Alright, now your dog is used to you touching their feet, what's next??
Introduce your dog to the clippers or Dremel. If he starts running away the instant the nail clippers come out, don’t wave it in his face right off the bat. Lay it on the ground a short distance away, and reward him when he gives signs that he is neutral or even curious about it being in his vicinity. If he ignores the clippers, great! Give him a treat. If he ventures up to it and takes a tentative sniff, even better! Give him more treats! The goal here is to encourage him to stop viewing the clippers as something to be afraid of.
Taking baby steps, gently desensitize him to the clippers or Dremel. Once he tolerates the clippers at a short distance, move it closer to him, then hold it in your hand while sitting next to him. Touch his paw with one hand while holding the clippers in the other. If you are using a Dremel, turn it on and give him treats to override his apprehension toward the noise it makes. Don’t try to do all of this in one sitting! Rather, you should spend a few days at each stage, constantly rewarding him along the way, no matter how long it takes or how many failed repetitions you end up doing. Even the littlest bit of progress is an occasion to reward him and remember to give him a break after a few minutes of doing this. Once he stops minding the clippers or Dremel being near his paws, you’re ready to move on to the next step!
Touch your dog’s paw with the clippers or Dremel. This has to be done gradually so as not to overwhelm him and send him into fight or flight mode. Start by tapping the clippers momentarily on one of his nails. Praise and reward. Repeat until he stops squirming or resisting, then build up the time interval that you touch the clippers or Dremel (turned off) to his paws.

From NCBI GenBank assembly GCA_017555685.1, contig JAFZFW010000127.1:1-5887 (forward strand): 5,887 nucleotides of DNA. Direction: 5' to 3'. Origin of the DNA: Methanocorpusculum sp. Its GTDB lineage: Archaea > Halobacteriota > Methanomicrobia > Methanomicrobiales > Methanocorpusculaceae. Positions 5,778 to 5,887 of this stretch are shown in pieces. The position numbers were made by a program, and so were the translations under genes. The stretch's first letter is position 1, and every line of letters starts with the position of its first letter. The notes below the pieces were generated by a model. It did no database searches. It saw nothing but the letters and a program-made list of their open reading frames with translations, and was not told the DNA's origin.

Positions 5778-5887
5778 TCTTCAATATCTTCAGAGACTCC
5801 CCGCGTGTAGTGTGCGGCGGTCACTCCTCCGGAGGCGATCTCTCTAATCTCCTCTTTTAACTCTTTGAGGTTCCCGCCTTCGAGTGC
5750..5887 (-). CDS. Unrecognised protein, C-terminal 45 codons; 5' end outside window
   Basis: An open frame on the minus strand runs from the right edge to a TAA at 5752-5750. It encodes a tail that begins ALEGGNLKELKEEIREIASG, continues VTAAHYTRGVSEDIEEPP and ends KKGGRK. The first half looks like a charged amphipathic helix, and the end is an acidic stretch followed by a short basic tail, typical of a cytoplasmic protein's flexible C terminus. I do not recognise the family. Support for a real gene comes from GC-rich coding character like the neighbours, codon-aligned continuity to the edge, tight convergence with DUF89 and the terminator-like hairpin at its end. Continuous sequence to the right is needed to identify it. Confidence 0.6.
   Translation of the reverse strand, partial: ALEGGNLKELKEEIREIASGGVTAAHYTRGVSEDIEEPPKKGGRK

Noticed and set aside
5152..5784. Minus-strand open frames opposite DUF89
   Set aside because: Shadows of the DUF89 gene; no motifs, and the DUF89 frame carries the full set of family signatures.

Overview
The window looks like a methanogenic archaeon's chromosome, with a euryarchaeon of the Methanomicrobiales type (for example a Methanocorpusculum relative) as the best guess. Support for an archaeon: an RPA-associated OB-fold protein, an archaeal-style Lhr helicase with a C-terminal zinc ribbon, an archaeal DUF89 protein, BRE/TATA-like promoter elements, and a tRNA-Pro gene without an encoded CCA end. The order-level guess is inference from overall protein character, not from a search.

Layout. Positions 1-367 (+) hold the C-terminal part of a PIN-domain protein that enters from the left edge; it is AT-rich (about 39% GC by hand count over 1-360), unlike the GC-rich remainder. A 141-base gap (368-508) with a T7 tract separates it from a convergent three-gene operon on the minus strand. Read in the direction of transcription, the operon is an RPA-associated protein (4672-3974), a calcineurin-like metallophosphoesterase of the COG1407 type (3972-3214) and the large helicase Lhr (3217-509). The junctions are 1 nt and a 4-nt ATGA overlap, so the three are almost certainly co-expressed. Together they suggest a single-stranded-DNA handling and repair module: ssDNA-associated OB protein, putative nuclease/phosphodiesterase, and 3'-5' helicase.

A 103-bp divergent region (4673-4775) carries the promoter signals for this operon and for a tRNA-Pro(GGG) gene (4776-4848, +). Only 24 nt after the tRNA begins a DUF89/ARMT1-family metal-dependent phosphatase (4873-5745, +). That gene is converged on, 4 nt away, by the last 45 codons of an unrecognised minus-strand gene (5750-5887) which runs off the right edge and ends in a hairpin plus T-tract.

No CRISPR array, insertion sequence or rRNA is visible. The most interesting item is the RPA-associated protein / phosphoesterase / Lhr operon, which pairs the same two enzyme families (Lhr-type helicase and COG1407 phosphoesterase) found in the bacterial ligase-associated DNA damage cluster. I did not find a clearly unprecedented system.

Time to trim! Now your dog should be at a point where he can tolerate you holding his paw and touching the nail trimming tool of choice to it for 5-10 seconds. If you’re using clippers, use it to trim just one single nail, then heap praise on him and call it a night. Do the next nail the following day, and repeat until all of them get done. Because Dremels take longer to grind down nails than regular clippers, the process of desensitizing him to nail trims will take more time. Use the Dremel to grind one single nail for 1 second, reward, then repeat for another second and reward again.
Consistency is everything. If you start by trimming a single nail each day, by the time you’re done with all four paws the first nail you trimmed will have grown out enough to need trimming again. Doing it this way helps to slow the process down into tiny manageable sessions that are repeated regularly enough to remove your dog’s fear of nail trims. Keep doing this and eventually, he won’t mind you doing two nails in one day, and then three nails, four nails, and so on until you only need to do one session every two weeks for all four paws.